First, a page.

Speaking at a gathering of Commonwealth nations, the prime minister of the United Kingdom apologized for the establishment of anti-gay laws in the former colonies of the country.
The laws were passed under British rule and are still used in 37 of the Commonwealth’s 53 member nations.
“Nobody should face discrimination and persecution because of who they are or who they love,” Mrs May said in London as Commonwealth leaders gather for their summit, which is held every two years.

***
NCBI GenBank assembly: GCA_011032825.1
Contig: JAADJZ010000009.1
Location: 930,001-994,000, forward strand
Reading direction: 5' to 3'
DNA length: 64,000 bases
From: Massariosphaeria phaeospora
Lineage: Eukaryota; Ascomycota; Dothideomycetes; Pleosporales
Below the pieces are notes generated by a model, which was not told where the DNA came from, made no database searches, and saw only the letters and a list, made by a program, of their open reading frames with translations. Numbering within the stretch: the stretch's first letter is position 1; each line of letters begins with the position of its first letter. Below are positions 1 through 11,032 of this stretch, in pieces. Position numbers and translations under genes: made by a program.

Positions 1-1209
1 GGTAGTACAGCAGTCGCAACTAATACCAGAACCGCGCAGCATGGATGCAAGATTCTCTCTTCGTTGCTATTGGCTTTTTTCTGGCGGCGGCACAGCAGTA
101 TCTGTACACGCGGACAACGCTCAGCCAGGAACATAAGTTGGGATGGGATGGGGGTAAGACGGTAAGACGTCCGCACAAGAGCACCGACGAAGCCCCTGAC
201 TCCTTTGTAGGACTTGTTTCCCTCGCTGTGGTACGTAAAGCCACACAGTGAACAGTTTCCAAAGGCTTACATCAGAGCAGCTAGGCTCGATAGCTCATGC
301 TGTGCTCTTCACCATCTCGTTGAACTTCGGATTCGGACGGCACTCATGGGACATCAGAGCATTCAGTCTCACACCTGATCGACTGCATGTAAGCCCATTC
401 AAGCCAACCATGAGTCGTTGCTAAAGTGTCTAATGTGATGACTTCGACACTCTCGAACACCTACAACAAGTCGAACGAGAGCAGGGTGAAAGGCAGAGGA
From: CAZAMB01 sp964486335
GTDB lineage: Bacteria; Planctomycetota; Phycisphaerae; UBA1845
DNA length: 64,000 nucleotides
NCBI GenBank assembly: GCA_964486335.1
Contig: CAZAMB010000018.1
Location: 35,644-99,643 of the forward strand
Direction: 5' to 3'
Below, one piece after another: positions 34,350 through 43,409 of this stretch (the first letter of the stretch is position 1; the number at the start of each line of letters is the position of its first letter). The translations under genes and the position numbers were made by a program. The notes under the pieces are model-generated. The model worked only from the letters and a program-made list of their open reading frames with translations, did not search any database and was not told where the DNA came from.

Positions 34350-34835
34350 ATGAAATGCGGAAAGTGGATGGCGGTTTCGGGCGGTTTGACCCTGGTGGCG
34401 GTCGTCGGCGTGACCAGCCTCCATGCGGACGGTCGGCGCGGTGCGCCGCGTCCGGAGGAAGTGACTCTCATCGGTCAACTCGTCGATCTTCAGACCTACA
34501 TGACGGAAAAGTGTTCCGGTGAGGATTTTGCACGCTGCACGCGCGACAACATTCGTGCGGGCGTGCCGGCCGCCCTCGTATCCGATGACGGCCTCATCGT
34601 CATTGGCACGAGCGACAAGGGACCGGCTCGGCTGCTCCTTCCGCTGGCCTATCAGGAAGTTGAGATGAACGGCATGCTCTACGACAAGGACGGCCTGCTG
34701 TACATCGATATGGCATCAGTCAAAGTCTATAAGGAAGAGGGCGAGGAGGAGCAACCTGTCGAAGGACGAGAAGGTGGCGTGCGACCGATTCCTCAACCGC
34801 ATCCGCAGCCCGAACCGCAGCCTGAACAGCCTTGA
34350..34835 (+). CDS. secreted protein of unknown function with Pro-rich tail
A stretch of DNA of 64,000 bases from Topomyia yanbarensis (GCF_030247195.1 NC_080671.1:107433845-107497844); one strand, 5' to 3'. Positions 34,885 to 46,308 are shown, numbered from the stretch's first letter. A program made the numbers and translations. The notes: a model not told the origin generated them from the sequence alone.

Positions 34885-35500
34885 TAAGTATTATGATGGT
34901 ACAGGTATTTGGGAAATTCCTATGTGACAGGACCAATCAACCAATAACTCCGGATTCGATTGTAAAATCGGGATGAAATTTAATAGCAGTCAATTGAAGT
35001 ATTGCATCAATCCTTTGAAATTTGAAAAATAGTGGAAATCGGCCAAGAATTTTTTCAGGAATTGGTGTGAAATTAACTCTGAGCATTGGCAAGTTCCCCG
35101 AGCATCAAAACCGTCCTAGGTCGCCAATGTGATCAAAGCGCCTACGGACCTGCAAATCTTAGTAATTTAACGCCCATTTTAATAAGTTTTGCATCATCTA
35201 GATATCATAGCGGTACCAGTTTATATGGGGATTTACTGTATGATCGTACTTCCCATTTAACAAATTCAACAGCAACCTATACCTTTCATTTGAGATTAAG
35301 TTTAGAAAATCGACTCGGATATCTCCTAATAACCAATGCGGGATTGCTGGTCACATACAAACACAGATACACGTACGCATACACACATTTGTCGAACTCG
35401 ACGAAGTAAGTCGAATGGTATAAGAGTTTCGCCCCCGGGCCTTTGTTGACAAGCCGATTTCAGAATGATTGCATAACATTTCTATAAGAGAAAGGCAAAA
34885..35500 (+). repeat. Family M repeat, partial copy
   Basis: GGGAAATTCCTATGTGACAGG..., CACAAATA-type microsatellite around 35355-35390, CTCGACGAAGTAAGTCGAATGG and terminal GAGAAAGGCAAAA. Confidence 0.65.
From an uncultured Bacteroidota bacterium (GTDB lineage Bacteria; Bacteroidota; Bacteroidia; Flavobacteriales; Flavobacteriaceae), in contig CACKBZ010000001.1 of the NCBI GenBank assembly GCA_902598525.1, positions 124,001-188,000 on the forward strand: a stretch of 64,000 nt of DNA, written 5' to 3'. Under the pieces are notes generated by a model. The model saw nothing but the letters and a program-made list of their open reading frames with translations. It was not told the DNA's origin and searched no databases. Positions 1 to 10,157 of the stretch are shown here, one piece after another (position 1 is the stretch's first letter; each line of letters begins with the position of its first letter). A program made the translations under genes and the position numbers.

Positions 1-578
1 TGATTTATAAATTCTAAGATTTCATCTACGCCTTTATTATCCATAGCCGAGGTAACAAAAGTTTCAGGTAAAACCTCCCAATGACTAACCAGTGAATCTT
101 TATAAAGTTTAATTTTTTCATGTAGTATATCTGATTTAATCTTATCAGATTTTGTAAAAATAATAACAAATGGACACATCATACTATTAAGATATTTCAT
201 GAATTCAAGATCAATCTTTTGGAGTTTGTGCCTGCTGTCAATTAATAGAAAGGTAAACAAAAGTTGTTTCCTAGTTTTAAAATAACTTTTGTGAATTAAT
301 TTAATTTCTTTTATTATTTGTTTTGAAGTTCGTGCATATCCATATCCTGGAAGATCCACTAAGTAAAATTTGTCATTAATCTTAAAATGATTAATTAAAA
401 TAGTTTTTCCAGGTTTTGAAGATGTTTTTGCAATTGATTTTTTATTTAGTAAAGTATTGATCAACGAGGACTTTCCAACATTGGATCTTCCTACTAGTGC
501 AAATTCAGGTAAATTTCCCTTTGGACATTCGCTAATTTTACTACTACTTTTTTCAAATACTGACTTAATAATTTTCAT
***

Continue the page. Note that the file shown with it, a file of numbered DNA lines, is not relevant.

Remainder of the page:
“The UK stands ready to support any Commonwealth nation wanting to reform outdated legislation that makes such discrimination possible.
May said: “I am all too aware that these laws were often put in place by my own country. They were wrong then, and they are wrong now. As the UK’s prime minister, I deeply regret both the fact that such laws were introduced, and the legacy of discrimination, violence and even death that persists today.
This year’s summit is officially hosting gay rights activists under the umbrella of the Commonwealth Equality Network.
The establishment of the laws is inextricably linked to the establishment of Church of England values in the colonies under British rule.
Map from BBC. A more detailed map, Sexual Orientation Laws in the World is available from the ILGA here.